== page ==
Before I introduce you to a fab new wordsmith, I’d like to mention I’m visiting my Lyrical Press sister, Kyra Jacobs, today and doing a short Q&A on her blog. Please pop in if you get a chance, and say hello!
And now, I’d like to introduce Annette Drake who has just released CELEBRAtION HOUSE, a novel right up my alley. The moment I read the blurb I was hooked. Check it out:
Carrie Hansen spent her life caring for cardiac patients. Little did she know she would become a patient herself. After recovering from her own heart surgery, she realizes she has a special gift: the ability to see and talk with the dead.
Now, with her new heart failing, she leaves the bustle of Seattle behind and returns to Lexington, Missouri, the small town where she spent her childhood. Here, she sets out to restore an abandoned antebellum mansion and open it as a venue for celebrations.
Carrie’s work is cut out for her. The 150-year-old Greek revival house is in need of serious repair. Her sister, Melanie, tries to bully Carrie into returning to Seattle, predicting “her little project” is doomed to fail. Finally, Carrie’s health gives out on her, requiring emergency surgery.
But she will not give up. Carrie’s unique gift allows her to build relationships with the mansion’s original occupants, especially Maj. Tom Stewart, the handsome Civil War soldier who died a hundred years before Carrie was born. He encourages and comforts her, though not in the physical way they both desire.
Then there’s the builder of the house, Col. Bartholomew Stratton. If there’s one thing this 19th century horse trader cannot abide, it’s the living trespassing on his estate. He delights in scaring these intruders away, even if they are paying guests.
Will Carrie finish restoring Celebration House or will it finish her? And how can she plan a future with a man who has only a past?
Awesome, right? Oh, yeah, I can’t wait to read this one! The moment I saw the Civil War solider on the cover and read the blurb, I was a goner — hook, line and sinker! It’s already downloaded on my Kindle and high on my TBR list. I was thrilled when Annette contacted me and asked to be a guest on my blog. Please make her feel welcome and say hello:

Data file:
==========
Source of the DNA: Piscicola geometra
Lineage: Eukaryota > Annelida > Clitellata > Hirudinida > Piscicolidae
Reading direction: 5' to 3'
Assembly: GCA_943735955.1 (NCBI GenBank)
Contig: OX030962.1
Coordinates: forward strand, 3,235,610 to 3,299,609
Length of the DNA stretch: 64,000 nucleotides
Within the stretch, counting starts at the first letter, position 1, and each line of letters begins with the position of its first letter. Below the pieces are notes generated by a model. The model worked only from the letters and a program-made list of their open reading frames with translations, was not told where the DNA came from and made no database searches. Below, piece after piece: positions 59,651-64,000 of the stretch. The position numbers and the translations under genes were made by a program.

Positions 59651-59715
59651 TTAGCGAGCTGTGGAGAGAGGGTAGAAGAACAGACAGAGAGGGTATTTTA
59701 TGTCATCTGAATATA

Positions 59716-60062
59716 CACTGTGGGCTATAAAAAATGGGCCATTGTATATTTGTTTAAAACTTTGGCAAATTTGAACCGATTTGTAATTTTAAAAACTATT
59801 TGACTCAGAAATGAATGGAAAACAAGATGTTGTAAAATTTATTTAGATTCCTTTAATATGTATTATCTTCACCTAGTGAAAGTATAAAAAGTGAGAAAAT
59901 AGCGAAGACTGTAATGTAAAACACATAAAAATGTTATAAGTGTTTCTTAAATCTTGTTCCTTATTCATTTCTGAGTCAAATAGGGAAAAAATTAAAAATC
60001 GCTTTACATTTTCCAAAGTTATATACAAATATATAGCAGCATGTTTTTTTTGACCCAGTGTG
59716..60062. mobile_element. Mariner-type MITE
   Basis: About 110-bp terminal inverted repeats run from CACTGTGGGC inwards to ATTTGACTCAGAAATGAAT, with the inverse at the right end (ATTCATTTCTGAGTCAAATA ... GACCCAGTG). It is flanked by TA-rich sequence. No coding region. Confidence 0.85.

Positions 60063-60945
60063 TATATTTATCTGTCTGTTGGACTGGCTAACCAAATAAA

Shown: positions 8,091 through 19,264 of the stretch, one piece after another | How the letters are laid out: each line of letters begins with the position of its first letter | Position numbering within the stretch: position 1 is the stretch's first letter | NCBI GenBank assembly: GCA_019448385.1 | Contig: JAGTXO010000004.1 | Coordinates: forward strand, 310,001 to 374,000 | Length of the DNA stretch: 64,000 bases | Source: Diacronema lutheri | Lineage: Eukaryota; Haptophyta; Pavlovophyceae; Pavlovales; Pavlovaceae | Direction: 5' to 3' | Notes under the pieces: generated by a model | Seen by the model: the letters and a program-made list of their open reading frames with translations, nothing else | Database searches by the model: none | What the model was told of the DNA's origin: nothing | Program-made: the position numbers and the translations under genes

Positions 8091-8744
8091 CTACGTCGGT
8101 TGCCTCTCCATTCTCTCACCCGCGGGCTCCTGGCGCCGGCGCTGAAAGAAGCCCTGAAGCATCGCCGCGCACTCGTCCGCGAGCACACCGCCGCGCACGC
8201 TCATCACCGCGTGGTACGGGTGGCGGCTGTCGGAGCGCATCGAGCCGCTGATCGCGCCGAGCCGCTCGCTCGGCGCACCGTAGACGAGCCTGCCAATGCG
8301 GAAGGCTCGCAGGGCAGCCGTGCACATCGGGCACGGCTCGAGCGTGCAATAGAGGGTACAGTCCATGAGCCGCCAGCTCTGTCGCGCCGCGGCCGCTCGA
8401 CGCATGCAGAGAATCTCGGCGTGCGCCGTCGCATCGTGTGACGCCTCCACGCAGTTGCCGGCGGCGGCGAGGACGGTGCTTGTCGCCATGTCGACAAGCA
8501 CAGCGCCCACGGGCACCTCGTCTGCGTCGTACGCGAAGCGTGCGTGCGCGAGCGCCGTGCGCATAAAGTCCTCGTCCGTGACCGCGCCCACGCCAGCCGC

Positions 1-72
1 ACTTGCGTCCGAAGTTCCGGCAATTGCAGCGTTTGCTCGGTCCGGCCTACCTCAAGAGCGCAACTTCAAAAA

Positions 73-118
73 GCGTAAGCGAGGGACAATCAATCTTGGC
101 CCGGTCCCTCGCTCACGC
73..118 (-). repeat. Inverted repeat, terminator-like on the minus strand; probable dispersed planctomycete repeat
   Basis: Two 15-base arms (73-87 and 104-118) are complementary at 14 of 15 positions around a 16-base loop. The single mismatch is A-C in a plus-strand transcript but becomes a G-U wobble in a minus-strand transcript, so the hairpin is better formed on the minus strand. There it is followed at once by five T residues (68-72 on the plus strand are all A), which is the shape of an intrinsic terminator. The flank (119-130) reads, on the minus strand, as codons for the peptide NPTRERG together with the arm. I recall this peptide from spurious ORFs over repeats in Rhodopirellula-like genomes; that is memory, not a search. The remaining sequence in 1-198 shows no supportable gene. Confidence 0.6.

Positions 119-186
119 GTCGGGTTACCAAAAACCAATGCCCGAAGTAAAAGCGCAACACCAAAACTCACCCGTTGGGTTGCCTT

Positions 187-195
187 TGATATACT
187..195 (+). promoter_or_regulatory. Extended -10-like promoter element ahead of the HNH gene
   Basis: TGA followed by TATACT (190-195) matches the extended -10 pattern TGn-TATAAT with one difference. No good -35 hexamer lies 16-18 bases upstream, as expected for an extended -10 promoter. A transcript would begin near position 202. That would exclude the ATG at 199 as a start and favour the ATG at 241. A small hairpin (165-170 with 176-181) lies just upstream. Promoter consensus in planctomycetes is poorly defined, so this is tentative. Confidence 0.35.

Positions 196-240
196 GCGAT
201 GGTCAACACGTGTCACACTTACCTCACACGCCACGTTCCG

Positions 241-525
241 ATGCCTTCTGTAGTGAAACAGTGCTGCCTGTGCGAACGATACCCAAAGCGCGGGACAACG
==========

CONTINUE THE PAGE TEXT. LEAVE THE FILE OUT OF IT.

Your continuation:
Annette, please share a bit about yourself and how long you’ve been writing:
I’ve been in love with books my whole life. Growing up in a small town in northeast Missouri, there wasn’t a lot to do. The day I discovered the local library was a good day indeed. I spent lots of hours there, crawling on the floor to look at books on the lower shelves or listening to books on vinyl records and cassette tapes. Just soaking up stories. When I went to college, I decided to pursue a degree in journalism because I’ve always loved the written word, but I needed a way to support myself. My dream was to write for the Washington Post before I turned 30. I started writing my first novel when my oldest daughter was about 2. She’s now 22. It’s finishing the book that has always challenged me the most.
Well, I’m delighted you finished Celebration House! What attracts you most to your chosen genre?
That’s a great question. My debut novel is a paranormal romance. I’m marketing a middle-grade novel, Bone Girl, and actively writing a contemporary romance, A Year with Geno. I’ve also recently queried a picture-book manuscript, The Carwash Dragon. I don’t know what the heck I’m doing! I don’t have a chosen genre, but boy, many days I wish I did. For me, it’s all about the characters and their stories.